WARNING: GRAPHIC IMAGES
- Natasha Matimba has a rare condition called xeroderma pigmentosum (XP)
- It has caused contact with sunlight to burn her skin and trigger cancer
- Doctors told girl’s mother, from Zimbabwe, there was nothing else they can do
- Appeal launched to help family pay for items to make her more comfortable
These heart-breaking images reveal the torment of a seven-year-old girl who has had half her face ravaged by deadly skin cancer.
Natasha Matimba has astounded doctors by clinging on to life despite being given just months to live last year.
The youngster has a rare and incurable genetic condition which makes contact with sunlight or UV rays in artificial light burn her skin.
Sufferers of xeroderma pigmentosum (XP) – which affects only about 2,000 around the world – can get aggressive cancer from exposure to the sun.
Now, doctors have told her mother Winnet Bandam, from Zimbabwe, to take her daughter home as there is nothing else they can do to help her.
The illness means contact with sunlight or UV rays in artificial light burns her skin
Appeal for help
An appeal has been launched to help her family, who live with no electricity in a Norton in the province of Mashonaland West.
Liberty Goromonzi, an accountant based in Cambridge, has set up a fundraising page to pay for palliative care to make the time Natasha has left more comfortable.
On the page he wrote: ‘She holds on to dear life although her condition is deteriorating.
Doctors have told 7-year-old’s mother there is nothing they can do for her daughter
The Zimbabwean child needs a mattress/bed, bedding, diapers, antiseptic solution, bandages and painkillers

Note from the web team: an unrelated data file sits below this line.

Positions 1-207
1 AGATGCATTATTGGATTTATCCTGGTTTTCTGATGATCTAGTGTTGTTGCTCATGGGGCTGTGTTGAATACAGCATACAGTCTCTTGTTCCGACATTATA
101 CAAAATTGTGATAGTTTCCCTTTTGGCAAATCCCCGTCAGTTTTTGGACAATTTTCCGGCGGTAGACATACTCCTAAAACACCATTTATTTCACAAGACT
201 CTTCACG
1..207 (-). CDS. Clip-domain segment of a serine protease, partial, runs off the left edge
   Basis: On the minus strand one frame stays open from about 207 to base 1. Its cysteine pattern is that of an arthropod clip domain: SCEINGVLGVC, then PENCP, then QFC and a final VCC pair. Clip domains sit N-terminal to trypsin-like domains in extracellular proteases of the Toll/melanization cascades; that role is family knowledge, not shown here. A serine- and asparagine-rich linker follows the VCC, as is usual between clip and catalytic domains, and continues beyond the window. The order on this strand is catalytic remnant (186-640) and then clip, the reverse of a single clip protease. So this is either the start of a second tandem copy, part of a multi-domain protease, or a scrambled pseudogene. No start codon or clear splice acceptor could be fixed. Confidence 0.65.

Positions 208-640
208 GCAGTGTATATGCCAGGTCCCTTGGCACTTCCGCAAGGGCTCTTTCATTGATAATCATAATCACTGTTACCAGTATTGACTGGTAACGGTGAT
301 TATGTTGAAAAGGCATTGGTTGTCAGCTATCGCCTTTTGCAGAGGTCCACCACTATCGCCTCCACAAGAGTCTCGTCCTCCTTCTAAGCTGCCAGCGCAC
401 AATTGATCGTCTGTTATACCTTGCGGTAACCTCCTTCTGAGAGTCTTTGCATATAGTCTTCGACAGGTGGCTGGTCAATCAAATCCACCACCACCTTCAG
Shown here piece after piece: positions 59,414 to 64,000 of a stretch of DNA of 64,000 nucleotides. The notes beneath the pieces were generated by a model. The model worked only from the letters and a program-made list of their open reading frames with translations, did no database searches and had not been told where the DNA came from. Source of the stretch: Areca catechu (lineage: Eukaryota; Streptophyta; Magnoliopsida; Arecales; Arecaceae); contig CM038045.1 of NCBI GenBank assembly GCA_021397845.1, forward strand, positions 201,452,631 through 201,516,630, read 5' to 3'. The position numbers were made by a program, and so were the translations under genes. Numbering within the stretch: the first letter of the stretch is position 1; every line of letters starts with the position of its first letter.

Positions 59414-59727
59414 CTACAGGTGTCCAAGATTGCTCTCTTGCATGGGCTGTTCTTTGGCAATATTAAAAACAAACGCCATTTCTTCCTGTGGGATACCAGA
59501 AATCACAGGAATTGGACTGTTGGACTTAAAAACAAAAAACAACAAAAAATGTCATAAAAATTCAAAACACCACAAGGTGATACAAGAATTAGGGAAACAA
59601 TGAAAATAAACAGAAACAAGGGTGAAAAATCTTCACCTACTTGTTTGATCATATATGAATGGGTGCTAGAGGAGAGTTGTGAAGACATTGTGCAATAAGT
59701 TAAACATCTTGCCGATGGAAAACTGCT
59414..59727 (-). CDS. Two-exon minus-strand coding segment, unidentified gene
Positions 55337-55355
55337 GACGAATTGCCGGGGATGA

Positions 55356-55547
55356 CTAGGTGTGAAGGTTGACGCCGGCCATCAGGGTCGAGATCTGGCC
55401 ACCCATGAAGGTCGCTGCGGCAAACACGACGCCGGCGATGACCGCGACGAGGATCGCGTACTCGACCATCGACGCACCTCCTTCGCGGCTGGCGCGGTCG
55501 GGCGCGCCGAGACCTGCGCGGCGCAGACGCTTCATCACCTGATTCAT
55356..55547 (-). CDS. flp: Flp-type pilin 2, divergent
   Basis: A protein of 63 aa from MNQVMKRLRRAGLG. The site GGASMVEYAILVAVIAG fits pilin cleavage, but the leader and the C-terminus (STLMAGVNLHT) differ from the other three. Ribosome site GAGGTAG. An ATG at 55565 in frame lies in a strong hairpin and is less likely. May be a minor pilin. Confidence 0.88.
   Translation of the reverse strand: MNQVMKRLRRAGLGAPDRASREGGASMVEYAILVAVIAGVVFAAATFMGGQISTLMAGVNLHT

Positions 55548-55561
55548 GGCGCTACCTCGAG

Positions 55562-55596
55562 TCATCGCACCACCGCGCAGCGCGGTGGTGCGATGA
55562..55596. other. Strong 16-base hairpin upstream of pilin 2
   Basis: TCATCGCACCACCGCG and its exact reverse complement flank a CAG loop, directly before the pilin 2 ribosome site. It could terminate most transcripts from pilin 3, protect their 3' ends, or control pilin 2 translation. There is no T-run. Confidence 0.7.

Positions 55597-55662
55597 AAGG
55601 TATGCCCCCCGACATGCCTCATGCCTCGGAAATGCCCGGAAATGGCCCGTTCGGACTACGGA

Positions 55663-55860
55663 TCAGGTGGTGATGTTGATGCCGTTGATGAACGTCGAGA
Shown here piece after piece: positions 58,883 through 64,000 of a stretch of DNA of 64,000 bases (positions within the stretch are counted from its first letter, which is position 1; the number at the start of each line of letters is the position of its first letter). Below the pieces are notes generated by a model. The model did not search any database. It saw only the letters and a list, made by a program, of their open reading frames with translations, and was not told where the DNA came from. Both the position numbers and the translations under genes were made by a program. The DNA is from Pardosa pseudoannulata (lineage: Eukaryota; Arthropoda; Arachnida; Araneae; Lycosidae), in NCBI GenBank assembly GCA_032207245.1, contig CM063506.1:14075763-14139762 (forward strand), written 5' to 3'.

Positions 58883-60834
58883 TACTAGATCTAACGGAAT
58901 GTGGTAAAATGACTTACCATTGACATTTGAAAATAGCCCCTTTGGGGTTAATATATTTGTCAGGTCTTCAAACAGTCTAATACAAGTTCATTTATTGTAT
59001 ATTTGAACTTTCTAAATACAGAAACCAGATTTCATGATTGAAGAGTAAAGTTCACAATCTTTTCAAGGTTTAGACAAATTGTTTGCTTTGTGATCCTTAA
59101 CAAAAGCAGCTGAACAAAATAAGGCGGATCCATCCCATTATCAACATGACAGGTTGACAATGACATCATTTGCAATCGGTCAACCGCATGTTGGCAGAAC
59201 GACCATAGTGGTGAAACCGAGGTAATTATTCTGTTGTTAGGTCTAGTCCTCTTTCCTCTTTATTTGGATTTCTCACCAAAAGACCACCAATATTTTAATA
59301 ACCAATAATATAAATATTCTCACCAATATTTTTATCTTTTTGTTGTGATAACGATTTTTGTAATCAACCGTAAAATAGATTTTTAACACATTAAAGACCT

Natasha’s family have sold property to afford her medical costs but have run out of funds
‘Natasha’s life has been a struggle from when she was three months old, the mother said she has been in and out of hospital with her daughter.
‘Palliative care improves a patient’s quality of life by managing pain and other distressing symptoms of a serious illness.
‘However, due to financial constraints, Natasha’s family is trying to make her life as comfortable as it can be, but they are struggling to make ends meet.’
Natasha’s stepfather, Tinashe Phiri, is unemployed but has sold his property to raise funds for Natasha’s medical costs.
The items listed that the family need include a bed and mattress/bed, bedding, diapers, antiseptic solution, bandages and painkillers.
Sufferers need extreme protection
Families with children who have this rare condition must take extreme actions to prevent them being exposed to UV sunlight.
MailOnline reported in 2014 the story of a then three-year-old boy, Eddison Miller from Kent, who has to be covered in UV-protective clothing and a visor to go outdoors.
His parents Nicola and Andrew Miller also cover his skin in factor 50+ sun block every three hours and he plays in his own, specially-designed, indoor garden when it is too bright outside.
Fewer than 100 people in Britain have XP and he was one of the youngest to be told he has the disorder.
But it is not known if Natasha’s family have been thoroughly educated about her condition and if these precautions have been taken.
Mr Goromonzi told MailOnline that he is in touch with a family friend of the family in Zimbabwe to pass the funds raised on to.
To donate to the fund, visit here.